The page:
Last week we had dark and stormy nights, days too, here in Nashville with record cool temps. Perfect for reading Louise Penny's newest book, Glass Houses featuring Armand Gamache, now promoted to the Chief Superintendent of the Sûreté du Qué̗bec.
I am a longtime Louise Penny fan. So what did I like about Glass Houses?
I liked the last chapter.
It was exactly as I wished last chapters to be, the essence of Penny's core characters that I love dearly, even those I am beginning to like--Ruth and her duck Rosa. Ruth is beginning to grow on me but I still have reservations about the duck.
In the last chapter the core Three Pines villagers are safe, including my literary crush Armand who is in Montreal attending to...well, I won't reveal that.
In Olivier's bistro in Three Pines, the villagers are gathered to view Clara's newest odd paintings of...well, I won't reveal that. Suffice it to say that I cried in the last chapter with love for Clara and Myrna and Ruth, maybe even a little for the duck.
What didn't I like about Glass Houses?
A whole lot. The last few Penny books have let me down. They just do not have the rich character development of the early books. This was an action driven book, which may be what sells to a wider demographic as this author has only grown in popularity with the majority of fans. Penny's style seems to have changed, many more sentences become choppier. Maybe this is on purpose? What readers want now? Or how the author wants to write now? So who am I to question that?
Still, let me show you a passage from Penny's Trick of the Light as this is an example of what I've missed in the last few books:
As far back as she could remember Clara wanted only one thing, even more than she'd wanted the solo show. It wasn't riches, it wasn't power, it wasn't even love. Clara Morrow wanted to belong. And now, at almost fifty, she did."
And from A Rule Against Murder:
Was there an invisible world, Gamache wondered. A place where diminished people met, where they recognized each other? Because if he knew one thing about Julia Martin it was that she too was invisible. The sort others cut off in conversation, cut in front of in grocery lines, overlook for jobs though their hand might be raised and waiting.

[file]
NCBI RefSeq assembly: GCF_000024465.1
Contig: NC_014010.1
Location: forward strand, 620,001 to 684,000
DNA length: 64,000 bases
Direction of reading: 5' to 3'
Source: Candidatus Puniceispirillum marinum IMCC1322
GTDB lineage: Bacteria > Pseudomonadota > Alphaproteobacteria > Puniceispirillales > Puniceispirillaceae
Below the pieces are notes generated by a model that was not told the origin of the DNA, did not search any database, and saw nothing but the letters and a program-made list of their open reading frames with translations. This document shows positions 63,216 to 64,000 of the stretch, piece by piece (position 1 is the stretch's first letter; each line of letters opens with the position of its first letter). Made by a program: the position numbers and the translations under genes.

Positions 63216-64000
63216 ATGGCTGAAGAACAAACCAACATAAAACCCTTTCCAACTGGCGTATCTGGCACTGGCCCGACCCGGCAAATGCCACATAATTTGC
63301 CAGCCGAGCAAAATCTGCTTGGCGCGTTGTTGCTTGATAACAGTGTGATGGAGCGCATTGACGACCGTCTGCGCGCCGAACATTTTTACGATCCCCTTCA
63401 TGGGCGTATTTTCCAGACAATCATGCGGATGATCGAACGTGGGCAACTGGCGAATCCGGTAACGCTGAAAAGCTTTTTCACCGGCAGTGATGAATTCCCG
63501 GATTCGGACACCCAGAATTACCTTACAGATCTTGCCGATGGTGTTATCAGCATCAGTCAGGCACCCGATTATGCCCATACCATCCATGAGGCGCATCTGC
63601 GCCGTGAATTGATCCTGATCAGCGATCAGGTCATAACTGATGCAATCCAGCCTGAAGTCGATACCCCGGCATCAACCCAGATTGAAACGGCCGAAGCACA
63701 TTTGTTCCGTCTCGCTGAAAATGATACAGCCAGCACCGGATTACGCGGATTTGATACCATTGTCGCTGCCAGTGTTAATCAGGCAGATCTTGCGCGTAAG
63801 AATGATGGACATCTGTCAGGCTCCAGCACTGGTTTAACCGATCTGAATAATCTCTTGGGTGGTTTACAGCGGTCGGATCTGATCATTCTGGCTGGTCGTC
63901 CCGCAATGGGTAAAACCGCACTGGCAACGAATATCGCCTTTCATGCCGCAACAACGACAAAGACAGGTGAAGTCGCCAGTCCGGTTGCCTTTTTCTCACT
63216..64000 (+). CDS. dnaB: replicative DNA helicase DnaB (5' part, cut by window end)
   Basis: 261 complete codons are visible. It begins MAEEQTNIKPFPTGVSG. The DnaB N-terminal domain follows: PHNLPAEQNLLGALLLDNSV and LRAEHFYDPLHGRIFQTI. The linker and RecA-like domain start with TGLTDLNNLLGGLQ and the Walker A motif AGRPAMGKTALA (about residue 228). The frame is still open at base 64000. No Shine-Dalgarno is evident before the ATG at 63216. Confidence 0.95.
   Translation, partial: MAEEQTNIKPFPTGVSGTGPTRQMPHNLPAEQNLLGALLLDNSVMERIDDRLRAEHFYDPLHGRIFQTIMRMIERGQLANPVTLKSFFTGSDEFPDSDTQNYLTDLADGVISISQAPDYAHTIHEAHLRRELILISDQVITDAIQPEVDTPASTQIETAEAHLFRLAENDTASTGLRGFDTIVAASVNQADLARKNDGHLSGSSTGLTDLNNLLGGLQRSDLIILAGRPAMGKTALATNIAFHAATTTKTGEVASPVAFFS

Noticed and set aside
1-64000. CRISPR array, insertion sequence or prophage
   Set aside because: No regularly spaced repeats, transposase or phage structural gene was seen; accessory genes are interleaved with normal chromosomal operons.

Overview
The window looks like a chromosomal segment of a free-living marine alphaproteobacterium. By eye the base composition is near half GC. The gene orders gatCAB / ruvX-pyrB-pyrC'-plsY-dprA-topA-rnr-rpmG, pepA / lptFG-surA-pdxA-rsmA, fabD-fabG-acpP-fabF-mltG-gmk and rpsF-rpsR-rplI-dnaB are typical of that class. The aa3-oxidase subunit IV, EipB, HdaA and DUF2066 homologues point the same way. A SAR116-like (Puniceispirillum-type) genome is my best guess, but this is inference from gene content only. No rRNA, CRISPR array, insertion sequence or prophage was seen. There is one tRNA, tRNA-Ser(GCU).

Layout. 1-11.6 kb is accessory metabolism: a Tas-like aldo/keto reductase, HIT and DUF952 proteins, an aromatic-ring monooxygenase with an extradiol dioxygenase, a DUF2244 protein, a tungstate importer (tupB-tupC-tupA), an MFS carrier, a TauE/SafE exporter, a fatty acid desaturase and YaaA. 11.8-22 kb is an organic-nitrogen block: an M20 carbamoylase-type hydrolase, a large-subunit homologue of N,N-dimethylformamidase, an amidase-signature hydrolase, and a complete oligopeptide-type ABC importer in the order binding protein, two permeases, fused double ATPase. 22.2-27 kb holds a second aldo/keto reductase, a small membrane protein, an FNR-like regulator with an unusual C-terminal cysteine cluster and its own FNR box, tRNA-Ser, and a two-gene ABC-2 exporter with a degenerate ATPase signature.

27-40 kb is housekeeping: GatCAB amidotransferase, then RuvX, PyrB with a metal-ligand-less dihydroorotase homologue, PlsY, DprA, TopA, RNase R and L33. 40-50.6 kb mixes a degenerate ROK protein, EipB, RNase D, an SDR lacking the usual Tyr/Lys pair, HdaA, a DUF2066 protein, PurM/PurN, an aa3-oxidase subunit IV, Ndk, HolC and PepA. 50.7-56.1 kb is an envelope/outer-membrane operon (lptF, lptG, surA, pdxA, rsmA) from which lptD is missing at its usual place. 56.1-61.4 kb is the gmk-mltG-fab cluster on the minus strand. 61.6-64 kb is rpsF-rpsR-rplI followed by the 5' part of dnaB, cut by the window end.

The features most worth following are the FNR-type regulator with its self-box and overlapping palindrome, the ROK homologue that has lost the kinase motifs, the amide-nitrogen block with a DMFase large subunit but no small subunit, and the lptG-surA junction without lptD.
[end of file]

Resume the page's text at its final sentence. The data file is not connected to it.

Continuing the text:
And from A Fatal Grace:
Saul Petrov sipped his beer and took a bite of his roast beef sandwich on a baguette with melting Stilton cheese and arugula. Beside it on his plate was a diminishing pile of shoestring fries, lightly seasoned.
It was perfect.
For the first time in years Saul felt human. He wasn't quite up to approaching these friendly people but he knew when he did they'd ask him to join them. They just seemed that sort. Already a few had smiled in his direction and lifted their drinks, mouthing 'Santé' and Joyeux Noel'.
They seemed kind.
No wonder CC loathed them.See what I mean?
Will I buy next year's Louise Penny mystery? I will. I remain ready to pack my luggage for a trip to Three Pines, hidden away in the Quebec countryside near the Vermont border.
While I'm there, if I'm lucky, a near-perfect murder will take place and I will gather at the Bistro with Armand and Reine-Marie, Olivier and Gabri, Ruth and the duck, and Clara.
And with Myrna:
Three Pines had what she craved. It had croissants and café au lait. It had peace and stillness and laughter. It had great joy and great sadness and the ability to accept both and be content. It had companionship and kindness.
And it had an empty store with a loft above. Waiting. For her. Myrna never left.
In just over an hour Myrna had gone from a world of complaint to a world of contentment. That had been six years ago. Now she dispensed new and used books and well-worn advice to her friends.From A Fatal Grace
Indeed I will return to Three Pines. But oh, dear...please Ms. Penny, please give me more of Myrna's story along with the action.
Are any of my visitors here at the Window Louise Penny fans? Have you read Glass Houses yet? Want to know who the bad guys are?
Now you know I'm not going to reveal that!